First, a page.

Because your book editor is employed by the publisher. And the BS publisher's primary goal is to make money for it's stockholders.  And if their stockholders don't like something? It's the editors job to get rid of it. If hot dogs are considered disgusting at the moment, they are gone from your manuscript. If 'anything with gay marriage in it sells'? Harriot, the blonde buxom bombshell heroine you spent four years developing along with her husband Joey, becomes Harry, the hot beefy hunk married to Joey. They can and do slash and burn your manuscript based solely on the winds of profit.

The best way to avoid the slash and burn is to employ your own editor. That way, your overworked, much hassled, and abused publisher's editor can glance over your flawlessly edited book and pass it along while leaving all the hidden gems and hot dogs alone.

No matter who you are or what level of this game you are playing, you will employ your own editor.

4.The quality of your writing matters far less than how famous you are. Oh come on. This can't come as a surprise. Snookie has a book. Tim Tebow published his memoirs before he'd played even one game in the NFL. Sensation sells.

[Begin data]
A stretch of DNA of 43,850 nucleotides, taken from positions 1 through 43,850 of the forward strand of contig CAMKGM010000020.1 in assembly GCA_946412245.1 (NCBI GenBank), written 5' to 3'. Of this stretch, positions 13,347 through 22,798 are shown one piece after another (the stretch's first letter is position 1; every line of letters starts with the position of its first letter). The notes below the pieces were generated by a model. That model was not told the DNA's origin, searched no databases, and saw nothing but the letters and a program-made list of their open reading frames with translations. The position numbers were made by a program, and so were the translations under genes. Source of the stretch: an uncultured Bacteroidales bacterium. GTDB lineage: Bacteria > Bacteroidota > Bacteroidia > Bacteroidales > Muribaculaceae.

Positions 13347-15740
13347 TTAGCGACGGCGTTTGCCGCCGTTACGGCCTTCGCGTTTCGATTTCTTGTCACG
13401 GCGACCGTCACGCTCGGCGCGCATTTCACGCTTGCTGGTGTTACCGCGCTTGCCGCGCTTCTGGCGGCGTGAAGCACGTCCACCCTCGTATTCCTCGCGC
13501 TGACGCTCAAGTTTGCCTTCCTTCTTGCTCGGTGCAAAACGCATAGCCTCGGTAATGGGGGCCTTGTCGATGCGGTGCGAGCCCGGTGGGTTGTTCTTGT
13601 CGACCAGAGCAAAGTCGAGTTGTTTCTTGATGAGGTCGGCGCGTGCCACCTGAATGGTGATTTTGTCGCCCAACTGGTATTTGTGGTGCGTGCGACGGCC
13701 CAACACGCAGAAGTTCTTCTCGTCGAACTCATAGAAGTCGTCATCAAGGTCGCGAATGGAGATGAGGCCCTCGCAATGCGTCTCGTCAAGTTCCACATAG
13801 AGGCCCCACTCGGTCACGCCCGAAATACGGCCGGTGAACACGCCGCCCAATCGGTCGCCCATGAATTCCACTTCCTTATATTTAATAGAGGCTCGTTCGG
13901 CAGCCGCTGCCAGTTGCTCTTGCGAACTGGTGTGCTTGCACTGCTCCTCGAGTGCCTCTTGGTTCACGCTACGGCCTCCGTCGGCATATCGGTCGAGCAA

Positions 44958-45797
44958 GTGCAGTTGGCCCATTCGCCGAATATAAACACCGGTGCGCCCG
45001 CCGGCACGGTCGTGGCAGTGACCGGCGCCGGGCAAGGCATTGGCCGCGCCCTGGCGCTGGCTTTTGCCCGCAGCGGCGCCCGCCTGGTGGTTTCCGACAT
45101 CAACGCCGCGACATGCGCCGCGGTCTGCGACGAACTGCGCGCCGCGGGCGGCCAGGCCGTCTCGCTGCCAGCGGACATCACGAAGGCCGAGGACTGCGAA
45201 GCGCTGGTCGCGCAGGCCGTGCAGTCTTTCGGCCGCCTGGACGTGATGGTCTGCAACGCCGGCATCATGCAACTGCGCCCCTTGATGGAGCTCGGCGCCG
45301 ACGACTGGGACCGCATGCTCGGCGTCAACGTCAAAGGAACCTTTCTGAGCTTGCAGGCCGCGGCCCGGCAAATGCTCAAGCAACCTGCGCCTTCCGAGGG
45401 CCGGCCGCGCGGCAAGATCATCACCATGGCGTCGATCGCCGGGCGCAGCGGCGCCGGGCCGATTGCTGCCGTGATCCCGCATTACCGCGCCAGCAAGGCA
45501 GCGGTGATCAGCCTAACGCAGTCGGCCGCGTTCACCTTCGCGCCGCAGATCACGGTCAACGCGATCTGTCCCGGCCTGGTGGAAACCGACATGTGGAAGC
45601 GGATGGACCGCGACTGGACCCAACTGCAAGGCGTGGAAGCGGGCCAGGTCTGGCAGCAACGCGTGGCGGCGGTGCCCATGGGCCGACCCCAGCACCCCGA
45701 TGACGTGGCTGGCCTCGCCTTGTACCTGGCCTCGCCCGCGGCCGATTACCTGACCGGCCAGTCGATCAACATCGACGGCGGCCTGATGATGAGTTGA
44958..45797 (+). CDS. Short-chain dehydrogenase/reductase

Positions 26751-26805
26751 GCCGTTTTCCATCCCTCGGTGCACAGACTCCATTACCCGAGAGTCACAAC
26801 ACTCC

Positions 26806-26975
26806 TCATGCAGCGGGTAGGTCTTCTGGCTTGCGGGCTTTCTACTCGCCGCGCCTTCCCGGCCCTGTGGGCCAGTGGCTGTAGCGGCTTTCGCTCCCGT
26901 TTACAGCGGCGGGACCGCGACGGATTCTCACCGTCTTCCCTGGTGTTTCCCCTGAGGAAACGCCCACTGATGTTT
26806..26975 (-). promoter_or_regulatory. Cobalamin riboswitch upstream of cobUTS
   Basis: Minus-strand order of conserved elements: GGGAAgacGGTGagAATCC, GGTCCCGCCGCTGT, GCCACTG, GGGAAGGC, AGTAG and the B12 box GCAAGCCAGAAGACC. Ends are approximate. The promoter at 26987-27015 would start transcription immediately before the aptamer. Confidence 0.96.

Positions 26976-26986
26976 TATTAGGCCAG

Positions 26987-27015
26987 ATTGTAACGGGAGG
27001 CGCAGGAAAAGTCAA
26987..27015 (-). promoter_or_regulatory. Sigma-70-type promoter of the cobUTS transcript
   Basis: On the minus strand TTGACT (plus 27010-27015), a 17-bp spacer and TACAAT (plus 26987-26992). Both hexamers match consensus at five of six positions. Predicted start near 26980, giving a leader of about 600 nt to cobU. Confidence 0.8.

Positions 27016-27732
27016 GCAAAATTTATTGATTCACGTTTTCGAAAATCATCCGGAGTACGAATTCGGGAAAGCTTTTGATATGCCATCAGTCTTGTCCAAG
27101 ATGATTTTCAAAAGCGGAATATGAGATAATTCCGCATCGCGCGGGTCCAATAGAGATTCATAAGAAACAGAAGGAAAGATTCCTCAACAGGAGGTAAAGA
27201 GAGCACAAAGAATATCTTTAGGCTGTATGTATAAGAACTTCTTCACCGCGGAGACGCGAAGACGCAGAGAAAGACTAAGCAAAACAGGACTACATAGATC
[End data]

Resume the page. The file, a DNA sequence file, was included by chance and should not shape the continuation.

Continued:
If you truly want to be published by a BS publisher, stop writing. I'm dead serious. Stop writing. Spend all those nights and weekends becoming famous. Go on a reality television series, get drunk or better yet fall and hurt yourself will having inappropriate sex on camera. Kill your daughter and get away with it. Kill you spouse and get away with it.


An agent and publisher will be waiting for you sooner than if you spend years perfecting your manuscript.

If you insist on writing a book, and still want a mainstream BS publisher, the best way to do that is to sell a million of copies of your book. However, you have to ask yourself. If you can sell a million copies of your book, why do you need a BS publisher?

5. No one knows what works sells now; and they probably never did. Yes, there's that 's' word again. Publishing is about selling books. Period.  The only thing always sells is whatever is hot right at this moment. Outside of that, sales happen one book at a time. Your publisher doesn't know what will sell your book.

And right now? Until you get out there and try to sell it, you won't know what sells your book. There aren't magic bullets. Or as Seth Godin says, Make your own path. I started the Twitter chat #bookmarket to see if I could figure out what works right now. Almost two years later, I still have no idea.

You've got to be asking yourself - why would anyone publish with a BS publisher?

Now that's a very good question. If you have an answer or a question or a complaint, leave it in the comments. I'd love to hear from you.